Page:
This European standard relates to protective clothing for rain, wind and cold in temperatures higher than -5°C. This standard specifies the requirements and testing methods applied to materials and seams of protective clothing with regard to bad weather conditions (for instance: rain or snow, fog and damp) IMPERMEABILITY This factor is fundamental for superior protection. The rainwear’s impermeability is determined by the garment’s material. In the symbol, impermeability is indicated on the location of the X with a number between 1 and 3, where the number represents the class. Impermeability is measured by the water pressure of a water column with a determined height and a determined diameter. The height of the column determines the class.
|1||Water column of at least 80 cm height|
|2||Water column of 80 cm to 130 cm height|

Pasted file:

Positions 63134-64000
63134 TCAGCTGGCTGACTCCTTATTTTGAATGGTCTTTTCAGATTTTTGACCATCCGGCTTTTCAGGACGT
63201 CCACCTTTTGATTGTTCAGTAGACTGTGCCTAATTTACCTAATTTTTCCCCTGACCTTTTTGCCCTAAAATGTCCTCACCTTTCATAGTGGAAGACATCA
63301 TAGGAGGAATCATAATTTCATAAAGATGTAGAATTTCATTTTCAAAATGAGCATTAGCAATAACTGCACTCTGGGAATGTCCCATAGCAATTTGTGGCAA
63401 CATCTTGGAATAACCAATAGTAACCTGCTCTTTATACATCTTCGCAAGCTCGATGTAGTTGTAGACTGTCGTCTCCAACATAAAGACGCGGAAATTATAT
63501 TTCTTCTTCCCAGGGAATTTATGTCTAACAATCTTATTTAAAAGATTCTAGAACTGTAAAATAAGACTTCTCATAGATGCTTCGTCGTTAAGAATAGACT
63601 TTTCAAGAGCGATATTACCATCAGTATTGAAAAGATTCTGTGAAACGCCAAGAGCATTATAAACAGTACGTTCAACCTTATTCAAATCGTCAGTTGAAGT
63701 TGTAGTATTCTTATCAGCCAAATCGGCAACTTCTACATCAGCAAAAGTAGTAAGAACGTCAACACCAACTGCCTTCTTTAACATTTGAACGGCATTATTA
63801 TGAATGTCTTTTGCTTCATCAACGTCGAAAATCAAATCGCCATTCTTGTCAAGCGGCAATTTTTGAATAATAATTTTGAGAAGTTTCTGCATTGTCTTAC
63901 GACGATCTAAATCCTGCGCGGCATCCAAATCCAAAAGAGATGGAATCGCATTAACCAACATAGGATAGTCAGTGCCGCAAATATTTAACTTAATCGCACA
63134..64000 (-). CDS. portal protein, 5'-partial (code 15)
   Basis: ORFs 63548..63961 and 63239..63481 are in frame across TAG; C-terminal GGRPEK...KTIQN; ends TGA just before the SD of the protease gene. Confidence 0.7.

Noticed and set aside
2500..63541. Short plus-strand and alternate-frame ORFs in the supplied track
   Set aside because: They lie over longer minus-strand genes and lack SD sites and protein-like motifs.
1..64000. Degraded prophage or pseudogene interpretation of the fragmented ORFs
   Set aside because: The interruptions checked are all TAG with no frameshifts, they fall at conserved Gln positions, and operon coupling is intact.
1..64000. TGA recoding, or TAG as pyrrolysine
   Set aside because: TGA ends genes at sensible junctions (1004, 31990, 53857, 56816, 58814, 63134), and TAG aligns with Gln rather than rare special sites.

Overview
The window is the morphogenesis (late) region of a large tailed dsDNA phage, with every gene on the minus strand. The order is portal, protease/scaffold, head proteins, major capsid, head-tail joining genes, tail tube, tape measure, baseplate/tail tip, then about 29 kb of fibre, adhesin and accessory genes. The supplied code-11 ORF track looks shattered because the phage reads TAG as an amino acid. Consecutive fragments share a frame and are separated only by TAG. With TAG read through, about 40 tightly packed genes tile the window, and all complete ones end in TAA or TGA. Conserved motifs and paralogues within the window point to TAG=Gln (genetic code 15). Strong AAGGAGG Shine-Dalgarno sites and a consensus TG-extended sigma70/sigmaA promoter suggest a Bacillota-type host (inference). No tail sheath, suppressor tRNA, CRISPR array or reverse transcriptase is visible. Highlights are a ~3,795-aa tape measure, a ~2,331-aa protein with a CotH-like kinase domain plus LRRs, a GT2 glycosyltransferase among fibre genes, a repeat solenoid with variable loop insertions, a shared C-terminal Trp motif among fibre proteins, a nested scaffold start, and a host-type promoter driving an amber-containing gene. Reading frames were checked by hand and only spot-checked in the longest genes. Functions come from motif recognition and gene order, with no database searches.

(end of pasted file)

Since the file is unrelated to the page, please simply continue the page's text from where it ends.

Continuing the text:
|3||Water column of at least 130 cm height|
The classic unit (g/m² per 24 hours) was easy to understand. However, the EN 343 uses a value of evaporative resistance (m². Pa/W), which is measured by the so-called ‘skin model’ (skin test EN11092). Important information for a better understanding: The higher the RET value, the stronger the vapour resistance of the material; consequently, less vapour passes in case of a high RET value. The laboratory performs this static test at 35°C. Breathable clothing removes the perspiration from the skin and the garment. If too much moisture accumulates in the garment, the condensation creates the impression of moist skin. In cold conditions the wearer runs the risk of cooling off quickly; in warm conditions the heart rate increases and there is a possibility of the development of thermal stress. A person feels well when the amount of perspiration produced by the body is equivalent to the amount of perspiration that is eliminated.
|1||RET-value higher than 40|
|2||2 RET-value between 20 and 40|
|3||RET-value lower than 20|